Julian Freeman

Freed to live through the death of another.

On the ‘Inadequacy’ of Language

I’ve often come across (and myself even flirted with) several forms of the notion that language is entirely ‘inadequate’ to describe God. In fact, I still in many ways find this to be true. No language can exhaustively declare the reality, the beauty, the holiness of our Triune God.

What is unfortunate, however, is how often people in our day will take their queues from neo-orthodoxy and give up on propositional language at all to describe God. God becomes one meant to be experienced rather than spoken of.

I have found some observations from Vern S. Poythress on this topic to be quite helpful, so I thought I’d post them for your pondreing as well.

On what basis are we to make judgments about adequacy and inadequacy … ? What could we mean by saying that human language is inadequate to talk about God … ? In what way is it “inadequate”? And what do we expect talk about God … to be like? Our expectations and definitions of “adequacy” … are themselves shot through with values, with preferences, desires, standards, and perhaps disappointments at goals that we set but are not reached. Where do these values come from? If God is Lord, we ought to conform our values to his standards. Hence there is something intrinsically rebellious about negatively evaluating biblical language [for its adequacy as “God talk”].[1]

He continues, pointing out the self-defeating nature of these notions of the uselessness of language to speak of God:

How does the objector obtain the necessary knowledge about God, truth, and cultures in order to make a judgment about the adequacy of language for expressing theology and truth, and for achieving cross-cultural communications? How does he do this when he himself is largely limited by the capabilities of his own language and culture?[2]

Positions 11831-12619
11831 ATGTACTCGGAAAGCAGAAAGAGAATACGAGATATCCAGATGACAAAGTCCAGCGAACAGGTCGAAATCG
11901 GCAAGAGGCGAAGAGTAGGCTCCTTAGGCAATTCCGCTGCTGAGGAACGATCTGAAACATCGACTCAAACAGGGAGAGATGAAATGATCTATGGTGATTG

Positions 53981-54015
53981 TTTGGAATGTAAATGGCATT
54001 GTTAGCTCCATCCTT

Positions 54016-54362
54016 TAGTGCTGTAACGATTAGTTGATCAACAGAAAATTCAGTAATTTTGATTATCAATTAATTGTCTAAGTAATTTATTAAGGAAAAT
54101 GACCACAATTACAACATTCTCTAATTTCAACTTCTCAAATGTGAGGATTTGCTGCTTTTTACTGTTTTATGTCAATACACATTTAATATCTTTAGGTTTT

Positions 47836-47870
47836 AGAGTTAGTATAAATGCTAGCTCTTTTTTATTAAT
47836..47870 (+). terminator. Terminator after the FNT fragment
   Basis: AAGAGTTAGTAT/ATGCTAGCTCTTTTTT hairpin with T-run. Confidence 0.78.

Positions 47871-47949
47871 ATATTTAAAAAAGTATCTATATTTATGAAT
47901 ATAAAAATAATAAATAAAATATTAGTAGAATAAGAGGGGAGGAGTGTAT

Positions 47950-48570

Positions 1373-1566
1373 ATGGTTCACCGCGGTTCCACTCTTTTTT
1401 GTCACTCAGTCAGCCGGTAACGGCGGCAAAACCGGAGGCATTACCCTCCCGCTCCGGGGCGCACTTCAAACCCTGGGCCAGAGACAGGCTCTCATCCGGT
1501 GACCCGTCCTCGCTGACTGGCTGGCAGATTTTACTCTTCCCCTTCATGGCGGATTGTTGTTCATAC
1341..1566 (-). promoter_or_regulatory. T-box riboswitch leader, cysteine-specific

So, what can we say to all these things? Is language enough to speak of God sufficiently? Absolutely not. But at the end of the day, I think it’s safest to land where Augustine does, after spending a page of small print describing some of the glorious mysteries of God:

You are my God, my Life, my Holy Delight, but is this enough to say of you? Can any man say enough when he speaks of you? Yet woe betide those who are silent about you!

I may never be able to describe God completely, but may that never stop me from spending every last breath he gives me declaring his goodness and his glory!


[1] Vern S. Poythress, “Adequacy of Language and Accomodation,” in Hermeneutics, Inerrancy, and the Bible, ed. Earl D. Radmacher and Robert D. Preus (Grand Rapids: Zondervan, 1984), 353.

[2] Ibid., 354.

3 Comments

  1. Jules, I love this, man.

  2. words seem inadequate when we try express about God.. its true in telling ou experience with God too. but do you think if the authers of the bible too would have faced the lack when they tried tell what God told tbem to tell??

    • Julian

      8 February, 2012 at 6:10 pm

      Bersiya,

      That's a great question! I do wonder what exactly the authors 'felt' as they were writing Scripture. I think that they absolutely did feel the inadequacy of language. Think about John, writing Revelation for example. Every time he uses the words 'it was like…' or something to that effect, he's indicating, 'the closest thing I can use to describe it is…'. I think what the authors felt was a burden to express what they were receiving as truth from God, but I think they were fully engaging their cognitive abilities and straining to express what they saw.

      In other words, I don't think they were being 'told' what to write… I think they were writing what they thought. From an eternal, spiritual perspective, the words are definitely God's, but in the moment, those men were labouring with all their strength and ability to express what they knew to be true. So yeah, I'm sure they felt the inadequacy of words. It is only the Spirit who injects adequacy into the words. 🙂

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